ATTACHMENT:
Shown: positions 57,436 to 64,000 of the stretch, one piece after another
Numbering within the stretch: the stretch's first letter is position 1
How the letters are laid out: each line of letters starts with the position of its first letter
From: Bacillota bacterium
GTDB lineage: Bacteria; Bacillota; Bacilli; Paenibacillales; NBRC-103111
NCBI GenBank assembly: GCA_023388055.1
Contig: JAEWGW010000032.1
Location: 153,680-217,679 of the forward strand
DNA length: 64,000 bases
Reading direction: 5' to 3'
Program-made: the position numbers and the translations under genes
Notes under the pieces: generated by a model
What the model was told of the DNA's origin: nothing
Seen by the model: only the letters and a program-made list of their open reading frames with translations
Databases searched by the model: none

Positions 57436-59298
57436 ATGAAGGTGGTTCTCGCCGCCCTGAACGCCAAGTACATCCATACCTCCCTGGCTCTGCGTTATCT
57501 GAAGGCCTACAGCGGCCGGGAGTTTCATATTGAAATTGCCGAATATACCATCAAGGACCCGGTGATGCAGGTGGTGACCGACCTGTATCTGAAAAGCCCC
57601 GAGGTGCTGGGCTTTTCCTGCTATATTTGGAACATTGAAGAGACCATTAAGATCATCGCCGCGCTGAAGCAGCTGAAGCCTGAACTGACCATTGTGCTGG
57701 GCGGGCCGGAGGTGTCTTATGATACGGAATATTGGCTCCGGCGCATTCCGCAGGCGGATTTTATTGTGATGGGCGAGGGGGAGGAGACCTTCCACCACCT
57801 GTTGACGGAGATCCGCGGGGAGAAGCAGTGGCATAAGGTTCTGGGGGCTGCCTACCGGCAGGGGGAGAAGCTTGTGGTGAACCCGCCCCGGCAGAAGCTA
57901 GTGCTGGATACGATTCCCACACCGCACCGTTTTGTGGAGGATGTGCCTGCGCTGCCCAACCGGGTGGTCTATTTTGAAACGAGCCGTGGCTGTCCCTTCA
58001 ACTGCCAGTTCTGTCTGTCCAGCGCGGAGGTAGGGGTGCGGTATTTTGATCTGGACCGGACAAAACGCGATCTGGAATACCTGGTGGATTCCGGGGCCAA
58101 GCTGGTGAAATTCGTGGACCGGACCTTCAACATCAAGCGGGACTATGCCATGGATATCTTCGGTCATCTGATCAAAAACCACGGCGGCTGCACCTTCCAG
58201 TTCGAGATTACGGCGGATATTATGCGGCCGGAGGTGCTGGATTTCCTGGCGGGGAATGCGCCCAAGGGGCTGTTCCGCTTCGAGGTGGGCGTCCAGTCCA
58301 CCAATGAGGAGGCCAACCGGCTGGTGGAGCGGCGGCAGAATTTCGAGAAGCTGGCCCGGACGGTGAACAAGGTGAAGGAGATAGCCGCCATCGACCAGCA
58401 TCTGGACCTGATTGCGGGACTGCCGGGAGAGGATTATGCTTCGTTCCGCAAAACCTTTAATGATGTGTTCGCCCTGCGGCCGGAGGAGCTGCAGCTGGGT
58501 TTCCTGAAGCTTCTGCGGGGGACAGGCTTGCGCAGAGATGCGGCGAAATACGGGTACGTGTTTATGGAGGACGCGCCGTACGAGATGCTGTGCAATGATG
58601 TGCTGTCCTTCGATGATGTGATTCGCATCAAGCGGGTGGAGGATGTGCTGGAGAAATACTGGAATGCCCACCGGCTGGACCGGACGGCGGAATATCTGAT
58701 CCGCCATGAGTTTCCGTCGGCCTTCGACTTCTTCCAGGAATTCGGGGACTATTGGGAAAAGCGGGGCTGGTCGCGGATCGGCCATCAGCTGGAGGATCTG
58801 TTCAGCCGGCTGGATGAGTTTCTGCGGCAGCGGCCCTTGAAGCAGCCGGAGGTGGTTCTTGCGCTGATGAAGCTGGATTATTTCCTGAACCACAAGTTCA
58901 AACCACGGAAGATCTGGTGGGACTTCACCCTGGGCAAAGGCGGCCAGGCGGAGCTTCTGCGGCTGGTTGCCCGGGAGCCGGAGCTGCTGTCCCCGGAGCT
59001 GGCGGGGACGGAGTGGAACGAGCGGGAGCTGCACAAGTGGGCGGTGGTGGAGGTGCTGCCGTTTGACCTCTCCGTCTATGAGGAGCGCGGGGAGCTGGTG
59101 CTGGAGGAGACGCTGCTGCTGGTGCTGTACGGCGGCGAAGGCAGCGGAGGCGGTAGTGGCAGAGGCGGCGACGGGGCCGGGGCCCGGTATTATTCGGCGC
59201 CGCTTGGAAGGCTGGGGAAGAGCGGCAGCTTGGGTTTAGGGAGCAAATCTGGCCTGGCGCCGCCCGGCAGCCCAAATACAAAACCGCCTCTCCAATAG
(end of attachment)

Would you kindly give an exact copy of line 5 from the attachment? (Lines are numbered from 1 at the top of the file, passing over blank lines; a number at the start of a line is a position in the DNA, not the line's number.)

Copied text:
GTDB lineage: Bacteria; Bacillota; Bacilli; Paenibacillales; NBRC-103111